A flying start: How the Friends were founded
Photograph showing bomb damage to the Cathedral's High Altar, 10 October 1940 (Ref. No. 1918)
How the Friends were founded
Inspired by the friendship formed between the members of the Watch, as well as the need to raise funds for repairing the Cathedral, the Friends of St Paul's were founded by Dean Walter Matthews in 1952.
There was much work to be done, as the interior of the Cathedral was almost unrecognisable:
‘The High Altar was shattered...The North Transept was completely boarded...[and] There was still black out over the windows.’
But the early 1950s was a period of growing optimism in the UK. Wartime rationing had been reduced, a new monarch was on the throne, and the Festival of Britain in 1951 showcased the inventiveness of British engineering and design. This was a time of renewal, and of looking towards a more positive future. It was in this era that the Friends were founded.
Page from the minutes of the first meeting of the Friends, 29 April 1952, showing a list of attendees and the Founding Members (Ref. No. SPC/CA/FOSP/1/2/1)
'A flying start'
The first meeting of the Friends was held on 29th April 1952. Welcomed by Dean Matthews, 83 founding members gathered in the Crypt to formally establish the Friends of St Paul’s.155 people had been invited to join the Friends, and the response was overwhelmingly positive.
At the meeting, the aims of the Friends were set out:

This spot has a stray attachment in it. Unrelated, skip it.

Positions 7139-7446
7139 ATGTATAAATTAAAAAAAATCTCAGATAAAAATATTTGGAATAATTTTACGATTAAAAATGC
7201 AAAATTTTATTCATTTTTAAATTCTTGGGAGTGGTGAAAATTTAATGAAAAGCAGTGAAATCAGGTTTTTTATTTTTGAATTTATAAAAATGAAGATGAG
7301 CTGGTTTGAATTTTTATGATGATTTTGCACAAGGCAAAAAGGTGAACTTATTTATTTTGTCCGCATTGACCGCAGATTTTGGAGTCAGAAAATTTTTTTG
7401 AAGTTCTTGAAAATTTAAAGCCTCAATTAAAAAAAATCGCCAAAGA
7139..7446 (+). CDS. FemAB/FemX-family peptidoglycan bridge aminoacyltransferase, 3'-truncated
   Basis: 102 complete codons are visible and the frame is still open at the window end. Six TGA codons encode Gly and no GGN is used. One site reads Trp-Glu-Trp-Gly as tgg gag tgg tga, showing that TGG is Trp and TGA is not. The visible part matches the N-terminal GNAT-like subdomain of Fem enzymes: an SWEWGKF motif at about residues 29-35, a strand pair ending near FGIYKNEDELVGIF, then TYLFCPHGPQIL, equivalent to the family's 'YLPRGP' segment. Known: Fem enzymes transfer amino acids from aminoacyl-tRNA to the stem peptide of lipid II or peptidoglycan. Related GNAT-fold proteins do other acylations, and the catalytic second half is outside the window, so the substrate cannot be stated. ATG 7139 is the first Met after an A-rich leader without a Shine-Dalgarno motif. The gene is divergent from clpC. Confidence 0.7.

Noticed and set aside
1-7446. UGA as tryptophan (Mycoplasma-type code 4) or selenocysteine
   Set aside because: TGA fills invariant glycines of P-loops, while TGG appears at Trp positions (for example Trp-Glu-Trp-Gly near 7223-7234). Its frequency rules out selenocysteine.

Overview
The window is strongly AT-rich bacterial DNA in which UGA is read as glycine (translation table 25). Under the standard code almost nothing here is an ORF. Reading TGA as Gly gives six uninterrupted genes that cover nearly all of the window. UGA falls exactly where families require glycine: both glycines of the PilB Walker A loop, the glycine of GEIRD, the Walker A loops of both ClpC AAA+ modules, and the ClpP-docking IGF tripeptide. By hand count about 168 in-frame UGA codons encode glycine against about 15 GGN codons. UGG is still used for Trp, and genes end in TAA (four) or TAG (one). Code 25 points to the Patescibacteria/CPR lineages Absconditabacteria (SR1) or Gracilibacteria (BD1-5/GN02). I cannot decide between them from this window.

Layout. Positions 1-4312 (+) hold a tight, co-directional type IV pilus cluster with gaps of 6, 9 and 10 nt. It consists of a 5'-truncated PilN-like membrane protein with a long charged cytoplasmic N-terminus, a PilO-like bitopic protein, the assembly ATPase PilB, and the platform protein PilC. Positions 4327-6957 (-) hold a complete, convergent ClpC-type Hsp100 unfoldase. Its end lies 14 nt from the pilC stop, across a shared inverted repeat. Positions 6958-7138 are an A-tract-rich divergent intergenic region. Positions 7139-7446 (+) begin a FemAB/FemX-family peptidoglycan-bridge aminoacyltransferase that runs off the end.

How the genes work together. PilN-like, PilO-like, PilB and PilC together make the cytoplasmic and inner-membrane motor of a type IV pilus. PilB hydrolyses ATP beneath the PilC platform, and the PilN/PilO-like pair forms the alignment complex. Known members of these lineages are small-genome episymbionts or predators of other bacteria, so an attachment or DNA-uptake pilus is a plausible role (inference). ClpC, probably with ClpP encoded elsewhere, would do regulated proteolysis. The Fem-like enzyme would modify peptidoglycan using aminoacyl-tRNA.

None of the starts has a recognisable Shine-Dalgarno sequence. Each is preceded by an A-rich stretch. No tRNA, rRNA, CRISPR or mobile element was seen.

- to assist with the maintenance of the fabric of the Cathedral and its ornaments and furnishings
- to help maintain the musical foundation of St Paul’s
- to contribute towards the Library
- to promote interest in the Cathedral and knowledge of its history and work.
The Friends also gained support from the Lord Mayor of London and the Bishop of London as joint Presidents.
Photograph of HM Queen Elizabeth The Queen Mother, first Royal Patron to the Friends of St Paul's, as printed in the Record of the Friends, 1953
HM Queen Elizabeth The Queen Mother, who had been an active supporter and patron of the Watch during the Second World War, agreed to become the patron of the newly founded Friends. Matthews wrote to The Queen Mother in March 1952:
‘I am sure that we ought to have a Royal Patron and I equally sure that there is no one who would be so welcome as your Majesty in the City and indeed throughout the country …I cannot tell you what a joy it would be to me if you could find it in your heart to say that you would permit a petition to be our Patron to be sent to you. We should then indeed have a flying start.’
The Queen Mother graciously agreed to become Patron, with the response that she:
‘...has a vivid recollection of seeing the members of St Paul’s Watch during the war, and feels that they too might claim the use of the epitaph which appears within the Cathedral, on the tomb of its great architect.’